Non-bank lender CMLS launches HELOC

ByRichard C. Sloan

Dec 15, 2021

For those with more than 20% equity, HELOCs are pretty much the most popular product in the prime mortgage market. Over 2 million Canadians have one.

And now, those who buy a HELOC (Home Equity Line of Credit) have another option, this time from the non-bank lender CMLS.

CMLS joins Scotiabank, Manulife Bank, B2B Bank, MCAP, Optimum and soon TD Canada Trust as National Broker Lenders with a premier HELOC. (There are also countless provincial lenders with HELOCs, like Meridian Credit Union.)

“A HELOC has been the most requested product in every broker survey we’ve conducted over the past three years,” said Dan Putnam, senior vice president, residential mortgages. “So we are delighted to have finally ticked that box.”

The CMLS Domicile Line is a HELOC plus mortgage (two separate charges on the title). This is the first iteration of the product, according to the company. It provides for future upgrades including uninsured mortgage portion, one-time charge, and full revolving.

“We are looking to act quickly and have set Q2 2022 as an aggressive but realistic target for the next evolution. [of the product]Said Sam Rizzo, Broker Sales Manager, Eastern Canada, Business Development, Residential Mortgages.

The company’s Home Line is backed by a major third-party balance sheet lender (eg, a bank), but the company has not been able to disclose who.

Here is a brief overview of the strengths and weaknesses of the version just launched.


  • Unlike the HELOCs of the big banks, CMLS offers a low insurable rate on the mortgage portion
  • The HELOC minimum payment is interest free
  • Borrowers can transfer other debts into HELOC in order to lower their debt ratio and help them qualify
  • CMLS covers the transfer costs of the mortgage part (if the incoming mortgage is an ancillary charge, it slightly reduces the broker’s remuneration to offset the additional expense)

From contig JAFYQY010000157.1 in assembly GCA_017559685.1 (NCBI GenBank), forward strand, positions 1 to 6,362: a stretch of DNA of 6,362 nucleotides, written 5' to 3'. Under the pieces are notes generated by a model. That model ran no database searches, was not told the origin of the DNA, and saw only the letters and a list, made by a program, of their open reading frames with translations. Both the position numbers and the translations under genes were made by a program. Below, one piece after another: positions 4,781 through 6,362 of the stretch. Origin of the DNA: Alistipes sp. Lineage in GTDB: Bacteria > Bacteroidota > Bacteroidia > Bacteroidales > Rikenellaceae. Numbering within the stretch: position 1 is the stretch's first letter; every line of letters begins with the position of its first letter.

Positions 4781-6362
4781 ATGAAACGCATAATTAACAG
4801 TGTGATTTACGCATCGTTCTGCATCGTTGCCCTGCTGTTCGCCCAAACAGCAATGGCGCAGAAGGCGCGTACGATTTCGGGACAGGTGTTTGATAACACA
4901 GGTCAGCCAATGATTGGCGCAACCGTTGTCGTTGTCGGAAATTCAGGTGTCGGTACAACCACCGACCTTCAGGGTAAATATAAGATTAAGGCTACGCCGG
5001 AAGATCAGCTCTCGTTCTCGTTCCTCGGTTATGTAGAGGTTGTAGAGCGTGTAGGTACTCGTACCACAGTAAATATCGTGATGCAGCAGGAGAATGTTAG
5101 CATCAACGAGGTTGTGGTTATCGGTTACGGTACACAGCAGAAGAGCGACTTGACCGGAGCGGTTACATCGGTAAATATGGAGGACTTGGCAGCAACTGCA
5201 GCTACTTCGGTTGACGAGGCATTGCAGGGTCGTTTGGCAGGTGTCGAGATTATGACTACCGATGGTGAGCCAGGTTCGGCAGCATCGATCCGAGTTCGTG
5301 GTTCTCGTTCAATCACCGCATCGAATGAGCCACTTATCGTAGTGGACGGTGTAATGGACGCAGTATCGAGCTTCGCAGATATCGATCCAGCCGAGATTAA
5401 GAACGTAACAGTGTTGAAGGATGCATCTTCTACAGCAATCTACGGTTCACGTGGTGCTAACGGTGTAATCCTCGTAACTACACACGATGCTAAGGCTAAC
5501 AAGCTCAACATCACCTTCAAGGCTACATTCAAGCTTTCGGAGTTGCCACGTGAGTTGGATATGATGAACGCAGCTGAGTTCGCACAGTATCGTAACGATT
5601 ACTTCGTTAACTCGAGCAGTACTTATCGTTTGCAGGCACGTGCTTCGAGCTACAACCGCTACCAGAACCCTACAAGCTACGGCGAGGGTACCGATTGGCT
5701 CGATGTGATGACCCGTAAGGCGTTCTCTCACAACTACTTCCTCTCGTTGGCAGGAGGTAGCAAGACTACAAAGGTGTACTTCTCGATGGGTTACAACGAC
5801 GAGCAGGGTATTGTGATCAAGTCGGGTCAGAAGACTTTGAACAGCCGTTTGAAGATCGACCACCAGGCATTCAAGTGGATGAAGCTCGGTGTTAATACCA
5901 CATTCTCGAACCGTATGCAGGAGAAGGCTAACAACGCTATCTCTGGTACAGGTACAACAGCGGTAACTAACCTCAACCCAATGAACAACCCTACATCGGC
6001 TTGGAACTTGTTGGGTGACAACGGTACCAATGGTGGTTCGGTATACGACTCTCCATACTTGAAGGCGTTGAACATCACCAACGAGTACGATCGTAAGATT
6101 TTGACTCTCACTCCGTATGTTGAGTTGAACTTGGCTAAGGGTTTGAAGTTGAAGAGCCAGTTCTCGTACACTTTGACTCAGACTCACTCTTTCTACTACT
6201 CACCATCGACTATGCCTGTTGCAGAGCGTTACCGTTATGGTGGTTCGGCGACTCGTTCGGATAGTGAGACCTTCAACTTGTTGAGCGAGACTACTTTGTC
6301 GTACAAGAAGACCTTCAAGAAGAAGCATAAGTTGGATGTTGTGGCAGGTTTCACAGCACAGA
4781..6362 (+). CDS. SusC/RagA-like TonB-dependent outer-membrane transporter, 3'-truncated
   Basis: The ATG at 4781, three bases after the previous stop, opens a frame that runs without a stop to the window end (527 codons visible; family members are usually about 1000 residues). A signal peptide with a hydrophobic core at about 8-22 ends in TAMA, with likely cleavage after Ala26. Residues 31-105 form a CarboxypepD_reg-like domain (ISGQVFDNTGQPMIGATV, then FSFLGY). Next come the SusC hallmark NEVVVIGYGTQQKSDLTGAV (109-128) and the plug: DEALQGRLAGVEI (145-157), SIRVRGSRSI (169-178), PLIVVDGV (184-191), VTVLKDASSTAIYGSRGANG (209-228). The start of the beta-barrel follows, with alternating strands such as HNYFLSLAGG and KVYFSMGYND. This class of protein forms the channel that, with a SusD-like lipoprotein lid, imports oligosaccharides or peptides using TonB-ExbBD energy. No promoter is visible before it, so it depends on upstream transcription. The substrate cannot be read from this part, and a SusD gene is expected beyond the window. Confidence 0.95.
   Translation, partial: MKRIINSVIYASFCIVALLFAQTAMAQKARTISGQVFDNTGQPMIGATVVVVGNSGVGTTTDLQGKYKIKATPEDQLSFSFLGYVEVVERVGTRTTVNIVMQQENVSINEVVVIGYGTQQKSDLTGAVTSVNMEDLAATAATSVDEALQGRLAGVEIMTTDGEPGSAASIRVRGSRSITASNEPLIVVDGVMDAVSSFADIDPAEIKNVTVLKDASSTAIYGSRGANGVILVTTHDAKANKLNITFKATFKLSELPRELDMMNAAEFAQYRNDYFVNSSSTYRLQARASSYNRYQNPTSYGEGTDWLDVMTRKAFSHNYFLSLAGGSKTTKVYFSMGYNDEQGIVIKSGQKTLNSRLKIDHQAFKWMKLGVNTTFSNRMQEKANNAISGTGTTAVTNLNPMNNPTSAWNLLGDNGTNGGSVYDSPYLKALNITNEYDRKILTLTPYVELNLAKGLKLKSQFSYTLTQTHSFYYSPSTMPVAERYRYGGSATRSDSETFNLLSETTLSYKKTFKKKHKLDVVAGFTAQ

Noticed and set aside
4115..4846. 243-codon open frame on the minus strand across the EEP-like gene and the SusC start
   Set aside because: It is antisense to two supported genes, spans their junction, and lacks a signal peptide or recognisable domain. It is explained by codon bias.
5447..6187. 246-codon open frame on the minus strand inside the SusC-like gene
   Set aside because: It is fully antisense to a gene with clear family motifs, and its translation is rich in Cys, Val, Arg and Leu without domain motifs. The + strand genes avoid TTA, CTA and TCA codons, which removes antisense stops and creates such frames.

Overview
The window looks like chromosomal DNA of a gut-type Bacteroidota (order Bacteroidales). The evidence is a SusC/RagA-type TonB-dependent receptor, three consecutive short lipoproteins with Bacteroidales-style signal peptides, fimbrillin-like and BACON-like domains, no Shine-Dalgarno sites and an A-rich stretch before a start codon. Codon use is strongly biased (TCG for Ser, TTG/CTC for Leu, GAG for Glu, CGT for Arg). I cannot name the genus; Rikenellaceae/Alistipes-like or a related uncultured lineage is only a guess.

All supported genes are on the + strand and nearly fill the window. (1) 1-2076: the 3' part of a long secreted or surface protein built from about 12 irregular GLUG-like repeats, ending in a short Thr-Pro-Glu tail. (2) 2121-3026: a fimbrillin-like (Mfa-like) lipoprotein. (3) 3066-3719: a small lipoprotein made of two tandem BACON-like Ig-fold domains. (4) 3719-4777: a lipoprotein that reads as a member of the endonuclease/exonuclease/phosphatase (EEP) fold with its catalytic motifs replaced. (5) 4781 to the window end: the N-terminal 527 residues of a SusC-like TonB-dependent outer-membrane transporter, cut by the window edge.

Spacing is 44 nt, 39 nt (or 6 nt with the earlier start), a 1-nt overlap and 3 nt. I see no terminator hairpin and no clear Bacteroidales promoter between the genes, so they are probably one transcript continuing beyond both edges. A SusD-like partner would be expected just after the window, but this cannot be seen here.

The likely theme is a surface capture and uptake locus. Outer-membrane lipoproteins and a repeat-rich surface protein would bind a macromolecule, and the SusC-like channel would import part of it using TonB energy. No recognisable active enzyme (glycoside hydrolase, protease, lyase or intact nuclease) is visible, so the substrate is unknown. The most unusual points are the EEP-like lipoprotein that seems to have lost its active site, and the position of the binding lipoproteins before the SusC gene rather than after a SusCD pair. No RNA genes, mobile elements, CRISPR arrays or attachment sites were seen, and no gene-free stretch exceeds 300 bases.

• The company has some of the most flexible grandfather rules in the Canadian mortgage market, meaning it will give borrowers an insurable mortgage despite having originally a $ 1 million home, depreciation over 30 years, previous refinancing, etc., as long as their mortgage complied with federal rules at the time of origin
  • HELOC funds are available by phone or online (funds can be transferred to the borrower’s bank account the next business day)

The inconvenients

  • The HELOC is revolving but not adjustable, which means that the credit available for the LOC does not increase when you pay off the mortgage portion.
  • There are two separate applications
  • There are two separate fees (with additional registration and evaluation fees for the second HELOC fee; partially refunded for status brokers)
  • The HELOC cannot exceed 50% of the total amount approved (for example, if you have an approved borrowing limit of $ 600,000, the LOC portion cannot exceed $ 300,000; this is not a big drawback being given that the average Canadian with a HELOC only uses 28% of their available limit, according to mortgage professionals in Canada)
  • The maximum property value is $ 1 million, unless the mortgage meets grandfathering requirements (for example, the house was purchased for less than $ 1 million and / or was in compliance with the rules. insurance when taking out the mortgage)
  • The broker’s compensation on the HELOC is based on an average balance of 60 days (many lenders pay over the approved limit)
  • The maximum amortization is 25 years on the mortgage part (since it is insurable), while banks allow up to 30 years
  • Unlike bank HELOCs and some credit unions, this one is not available on rentals not occupied by the owner.

Like other lenders, CMLS’s HELOC is qualified using the greater of: (A) the benchmark rate (currently 5.25%) or (B) the contract rate (currently prime + 0.50%) plus 200 basis points. At launch, it will be available in Alberta, British Columbia and Ontario.

The verdict

“Every widening of consumer choice is a benefit,” says seasoned broker Ron Butler of the new offering, “especially when renewal rates on the futures portion will always be competitive in a business like CMLS.”

The biggest gripe many will have with this thing is the lack of reviewability. Customers love this feature because it helps them create cash flow with every mortgage payment. This is normal in all major banks.

That said, the CMLS home line has its niche. If you don’t care about increasing your borrowing limit, you can get as low as 2.69%. Most banks are at 2.79% and above. Is ~ $ 470 of interest savings per $ 100,000 of mortgage worth the product limits? For those who have high debt ratios and / or don’t need future cash flow, this may be the case.

CMLS of course has strong competition in the brokerage business. TD will be joining the fun in January and First National is also reportedly working on a HELOC. However, the firm’s fiercest head-to-head competition is probably Manulife.

His Manulife One is currently cheaper in terms of rates and offers interest compensation with a built-in chequing account. But Manulife does not allow you to carry over other debt on the line of credit in an attempt to reduce your debt ratios. A HELOC is not of much help if you cannot benefit from it.

Source link